Furthermore, the infrastructure of the cloud has become increasingly complex as companies opt for multiple vendors or adopt a hybrid cloud architecture. This mishmash of data centers and cloud operators also cause issues with integration and security. Once malicious hackers identify the loopholes of the network, they can easily latch onto that flaw to breach the infrastructure.

Is confidential computing the answer?

The breaches and gaps in cloud computing have pushed organizations to explore alternative solutions that guarantee security and privacy — such as confidential computing that has shown potential to bring transparency into the way data is gathered and processed.

In confidential computing, data is encrypted in a trusted execution environment (TEE), also known as an enclave that is separate from the rest of the computer. TEEs ensure that data can be processed without the user gaining access to raw data. This creates a tamperproof service, where enclaves will have a specific algorithm that users are unable to modify. This means that users are unable to make the enclave do what it was not coded to do.

With this, organizations’ fear of running applications that contain sensitive data on the cloud will be alleviated. The end-to-end data encryption brings assurance that neither third parties nor cloud providers will have access to the firm’s private data. This enables organizations to be more comfortable sharing data with third parties. In addition to that, the concept of enclaves eradicates the fear of hackers and unauthenticated users stealing and mishandling their data.

By turning to confidential computing solutions, users can be confident that their data is secure. Confidential computing can facilitate greater collaboration across firms, ultimately paving the way for innovation and growth of various sectors. To illustrate, companies are able to harness the power of confidential computing for fraud detection.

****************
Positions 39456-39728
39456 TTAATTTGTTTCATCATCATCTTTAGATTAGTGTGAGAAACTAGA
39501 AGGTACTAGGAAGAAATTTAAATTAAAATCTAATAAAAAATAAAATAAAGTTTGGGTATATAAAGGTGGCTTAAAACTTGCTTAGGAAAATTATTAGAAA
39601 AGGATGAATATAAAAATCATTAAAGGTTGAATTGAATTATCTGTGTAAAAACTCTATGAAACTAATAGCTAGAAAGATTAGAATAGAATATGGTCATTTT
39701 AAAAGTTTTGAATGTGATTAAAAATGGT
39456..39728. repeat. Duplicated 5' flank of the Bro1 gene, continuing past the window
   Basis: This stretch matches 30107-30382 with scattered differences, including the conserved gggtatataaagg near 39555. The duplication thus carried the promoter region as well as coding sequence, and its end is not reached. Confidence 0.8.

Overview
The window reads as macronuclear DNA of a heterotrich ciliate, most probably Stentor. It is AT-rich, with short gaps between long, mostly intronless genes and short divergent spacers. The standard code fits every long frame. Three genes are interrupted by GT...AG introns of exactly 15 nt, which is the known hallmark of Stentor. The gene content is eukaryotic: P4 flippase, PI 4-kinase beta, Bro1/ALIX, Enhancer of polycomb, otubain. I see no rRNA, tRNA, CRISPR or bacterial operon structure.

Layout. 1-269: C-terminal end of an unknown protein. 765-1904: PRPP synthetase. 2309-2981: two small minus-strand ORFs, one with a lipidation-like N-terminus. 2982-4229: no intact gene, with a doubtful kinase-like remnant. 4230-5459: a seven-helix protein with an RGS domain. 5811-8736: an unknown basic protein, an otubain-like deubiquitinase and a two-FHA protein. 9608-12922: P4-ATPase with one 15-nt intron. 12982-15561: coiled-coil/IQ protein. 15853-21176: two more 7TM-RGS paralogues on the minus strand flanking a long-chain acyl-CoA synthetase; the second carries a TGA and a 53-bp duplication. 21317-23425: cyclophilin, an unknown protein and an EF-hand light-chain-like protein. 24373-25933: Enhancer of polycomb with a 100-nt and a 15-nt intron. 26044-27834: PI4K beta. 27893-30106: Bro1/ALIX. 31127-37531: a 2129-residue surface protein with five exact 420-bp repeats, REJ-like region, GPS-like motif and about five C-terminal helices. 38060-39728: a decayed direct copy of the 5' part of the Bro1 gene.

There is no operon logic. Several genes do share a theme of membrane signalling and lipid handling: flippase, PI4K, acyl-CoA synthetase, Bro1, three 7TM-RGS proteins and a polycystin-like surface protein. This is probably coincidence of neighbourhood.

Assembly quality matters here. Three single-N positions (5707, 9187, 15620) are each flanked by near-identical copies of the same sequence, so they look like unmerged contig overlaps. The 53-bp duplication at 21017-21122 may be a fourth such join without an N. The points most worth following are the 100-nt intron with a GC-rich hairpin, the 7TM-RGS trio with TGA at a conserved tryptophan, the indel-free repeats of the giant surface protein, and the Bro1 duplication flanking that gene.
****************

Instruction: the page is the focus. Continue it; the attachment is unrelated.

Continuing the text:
Fraud typically involves multiple institutions and one of the main reasons why it remains undetectable is due to the lack of a platform to securely aggregate private datasets from industry players to pinpoint irregularities and identify cases of fraud. In the case of highly regulated industries such as the financial sector, organizations are most concerned about sharing confidential information with third parties. However, the existence of these secure enclaves allow institutions to be assured that data will not be viewed or tampered with, but will only be processed. 

Confidential computing will also pave the way to greater information sharing between firms. The promise of security will spur companies to collaborate and share relevant data with each other, in turn engendering more powerful and valuable insights that will transform all industries. Understanding the potential of confidential computing, notable institutions in the tech space, such as Accenture, ARM, Google, Intel, Microsoft, Ant Group, R3, and VMWare, have joined the Confidential Computing Consortium in a bid to accelerate the acceptance and adoption of the technology in the marketplace. 

The shift toward private cloud systems is just beginning, and the possibilities of confidential computing are endless. What remains to be seen, is whether companies will begin adopting the technology in time to come.